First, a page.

Fast Trax



various artists
Hot Rods & Custom Classics

This smart, leisurely cruise through rock 'n' roll's longtime automotive fixation might have been more varied (where's hip hop, the most car-obsessed genre since the Beach Boys?). But these four irresistible discs sport some of Rhino's most tongue-in-cheek programming ever. You'll find clusters of devil songs, songs about Fords, songs about Cadillacs, and, best of all, songs about car crashes--capped, appropriately enough, by a recording of James Dean assuring a Texas audience that he never, ever drag races on the highway. (Michaelangelo Matos)


Old 97s
Fight Songs

Rhett Miller's cagey quaver and quoted Carver suggest that his belief in love's transience has less to do with any observable truths than with his literary sensibility and a refusal to sign a full year's emotional lease. His idea of commitment is to declare himself "in definitely...indefinitely." His life's mission is to convince the world that guys who get laid every weekend suffer broken hearts, too--or vice versa. Ken Bethea's rootsy guitar comments wryly on the action without implicating itself in the anhedonia. (Keith Harris)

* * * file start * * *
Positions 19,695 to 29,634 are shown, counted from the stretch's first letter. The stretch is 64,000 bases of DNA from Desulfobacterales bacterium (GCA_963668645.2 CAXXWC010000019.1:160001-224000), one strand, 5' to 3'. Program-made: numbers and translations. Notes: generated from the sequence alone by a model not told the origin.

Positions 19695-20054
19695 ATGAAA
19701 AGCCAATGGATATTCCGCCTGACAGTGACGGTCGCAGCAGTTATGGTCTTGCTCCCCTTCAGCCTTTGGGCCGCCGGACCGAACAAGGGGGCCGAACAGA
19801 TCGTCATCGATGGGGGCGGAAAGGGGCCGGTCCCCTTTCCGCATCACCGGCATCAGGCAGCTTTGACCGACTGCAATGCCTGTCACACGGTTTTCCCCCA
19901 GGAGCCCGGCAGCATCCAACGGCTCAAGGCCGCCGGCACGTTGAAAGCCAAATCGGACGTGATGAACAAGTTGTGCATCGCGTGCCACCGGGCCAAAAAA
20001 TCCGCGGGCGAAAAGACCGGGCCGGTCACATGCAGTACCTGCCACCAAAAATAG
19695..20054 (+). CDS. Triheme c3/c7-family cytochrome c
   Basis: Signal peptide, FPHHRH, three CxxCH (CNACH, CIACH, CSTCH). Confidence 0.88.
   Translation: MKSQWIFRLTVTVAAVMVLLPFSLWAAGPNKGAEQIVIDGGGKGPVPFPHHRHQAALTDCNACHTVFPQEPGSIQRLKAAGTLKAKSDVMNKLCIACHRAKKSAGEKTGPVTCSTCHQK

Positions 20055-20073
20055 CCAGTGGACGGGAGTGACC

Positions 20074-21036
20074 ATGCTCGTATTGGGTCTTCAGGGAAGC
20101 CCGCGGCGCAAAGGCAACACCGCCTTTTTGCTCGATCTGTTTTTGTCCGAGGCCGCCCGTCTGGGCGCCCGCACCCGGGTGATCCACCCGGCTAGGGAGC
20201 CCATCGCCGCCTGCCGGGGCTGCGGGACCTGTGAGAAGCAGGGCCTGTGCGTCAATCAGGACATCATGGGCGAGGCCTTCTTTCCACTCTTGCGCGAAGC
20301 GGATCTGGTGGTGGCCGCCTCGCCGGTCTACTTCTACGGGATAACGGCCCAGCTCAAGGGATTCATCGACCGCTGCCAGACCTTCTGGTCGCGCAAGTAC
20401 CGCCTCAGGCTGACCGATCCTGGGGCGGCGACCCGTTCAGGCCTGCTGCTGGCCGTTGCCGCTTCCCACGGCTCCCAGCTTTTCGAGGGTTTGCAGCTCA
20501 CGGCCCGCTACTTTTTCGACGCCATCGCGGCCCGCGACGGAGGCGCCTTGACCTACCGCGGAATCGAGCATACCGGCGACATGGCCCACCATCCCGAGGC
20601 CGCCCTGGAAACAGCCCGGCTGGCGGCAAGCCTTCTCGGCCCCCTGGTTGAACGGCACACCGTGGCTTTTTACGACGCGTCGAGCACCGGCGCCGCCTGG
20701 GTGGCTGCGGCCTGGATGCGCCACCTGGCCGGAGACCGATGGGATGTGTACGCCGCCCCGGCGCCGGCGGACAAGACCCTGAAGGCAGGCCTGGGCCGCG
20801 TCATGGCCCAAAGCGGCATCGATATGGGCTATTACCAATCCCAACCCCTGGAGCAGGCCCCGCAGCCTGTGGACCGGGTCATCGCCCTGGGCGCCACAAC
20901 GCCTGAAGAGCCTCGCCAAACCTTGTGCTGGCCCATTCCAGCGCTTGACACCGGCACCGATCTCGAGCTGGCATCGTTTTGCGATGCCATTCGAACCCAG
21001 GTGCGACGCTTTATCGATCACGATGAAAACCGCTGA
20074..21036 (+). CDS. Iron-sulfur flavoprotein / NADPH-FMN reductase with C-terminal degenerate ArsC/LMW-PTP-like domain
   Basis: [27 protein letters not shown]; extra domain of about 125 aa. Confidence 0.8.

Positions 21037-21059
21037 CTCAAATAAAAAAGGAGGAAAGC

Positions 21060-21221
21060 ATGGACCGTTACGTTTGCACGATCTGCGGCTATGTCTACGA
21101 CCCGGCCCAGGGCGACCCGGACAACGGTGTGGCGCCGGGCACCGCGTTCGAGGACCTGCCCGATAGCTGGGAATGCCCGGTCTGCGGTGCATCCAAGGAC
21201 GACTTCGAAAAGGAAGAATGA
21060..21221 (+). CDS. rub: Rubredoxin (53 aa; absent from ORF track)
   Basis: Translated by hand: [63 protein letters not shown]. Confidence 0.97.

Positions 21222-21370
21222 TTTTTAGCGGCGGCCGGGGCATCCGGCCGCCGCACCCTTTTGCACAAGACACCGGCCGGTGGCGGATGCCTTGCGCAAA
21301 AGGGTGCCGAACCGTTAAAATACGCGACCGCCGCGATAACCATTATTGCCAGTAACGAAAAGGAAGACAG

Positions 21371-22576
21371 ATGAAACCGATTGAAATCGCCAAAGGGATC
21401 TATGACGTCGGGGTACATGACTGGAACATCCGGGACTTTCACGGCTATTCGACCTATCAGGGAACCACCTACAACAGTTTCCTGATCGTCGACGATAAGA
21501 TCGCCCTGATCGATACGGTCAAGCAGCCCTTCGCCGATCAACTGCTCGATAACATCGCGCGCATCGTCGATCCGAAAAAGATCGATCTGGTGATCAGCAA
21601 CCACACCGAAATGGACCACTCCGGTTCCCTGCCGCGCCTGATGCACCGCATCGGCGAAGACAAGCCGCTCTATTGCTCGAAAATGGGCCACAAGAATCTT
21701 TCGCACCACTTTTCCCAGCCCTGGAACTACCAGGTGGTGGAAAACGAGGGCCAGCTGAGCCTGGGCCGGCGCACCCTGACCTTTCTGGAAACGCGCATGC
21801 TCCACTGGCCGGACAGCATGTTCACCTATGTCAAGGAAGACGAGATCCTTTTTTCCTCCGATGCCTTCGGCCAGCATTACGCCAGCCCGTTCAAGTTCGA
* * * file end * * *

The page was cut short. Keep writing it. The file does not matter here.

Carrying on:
Os Mutantes
The Best of Best Os Mutantes
Luaka Bop

With more goofy bursts of exuberance than Sesame Street and more bongo fits than War or Charles Wright, these Brazilian John Cage wannabes were traveling at world-musical light speed in the late Sixties and early Seventies. Compiled by David Byrne, this lauded reissue of psychedelic samba still makes today's sample-rockers sound club-footed. Had Jefferson Airplane been this funky, the revolution would have been over in minutes. (Scholtes)


Carole King
Really Rosie

While both piano rock and Schoolhouse Rock are wearing out their hipster welcome, there's much more than Xer nostalgia to recommend this reissued TV cartoon-special soundtrack from 1975, with lyrics by Maurice Sendak and music by singer-songwriter Carole King. Adults may remember only the album's weakest cut, "Chicken Soup With Rice," but the rest has more proto-riot-grrrl sass than anything King came up with solo. Despite the singer's muted vibrato, her addictive chord changes and conversational phrasing remain a tribute to some soulful craft. (Scholtes)


Dave Hollister
Ghetto Hymns

This state-of-the-slow-jam vocal showboat for Blackstreet veteran Hollister joins an admirable R&B tradition of shoehorning hip hop's vocal cadence and for-the-streets subject matter into churchy black pop. Under the production guidance of Erick Sermon (EPMD) and his Def Squad, this version manages to sound new without lacing up the Timbaland beats. Even the bedroom syrup sticks. (Scholtes)


To Rococo Rot
The Amateur View

The third, fascinating album from Berlin's To Rococo Rot is chillier and more metronomic than the first two. Too bad, since what sets this palindromic duo above the electronic rabble is a human pulse beat--live bass and drums--and a subtle sense of development that's every bit as narrative as vocalized lyrics. All those are still here, too, but they're attenuated like a dying language. Still, the melodies cling like Velcro, and the haunting mood, once caught, lingers. (Sally Jacob)

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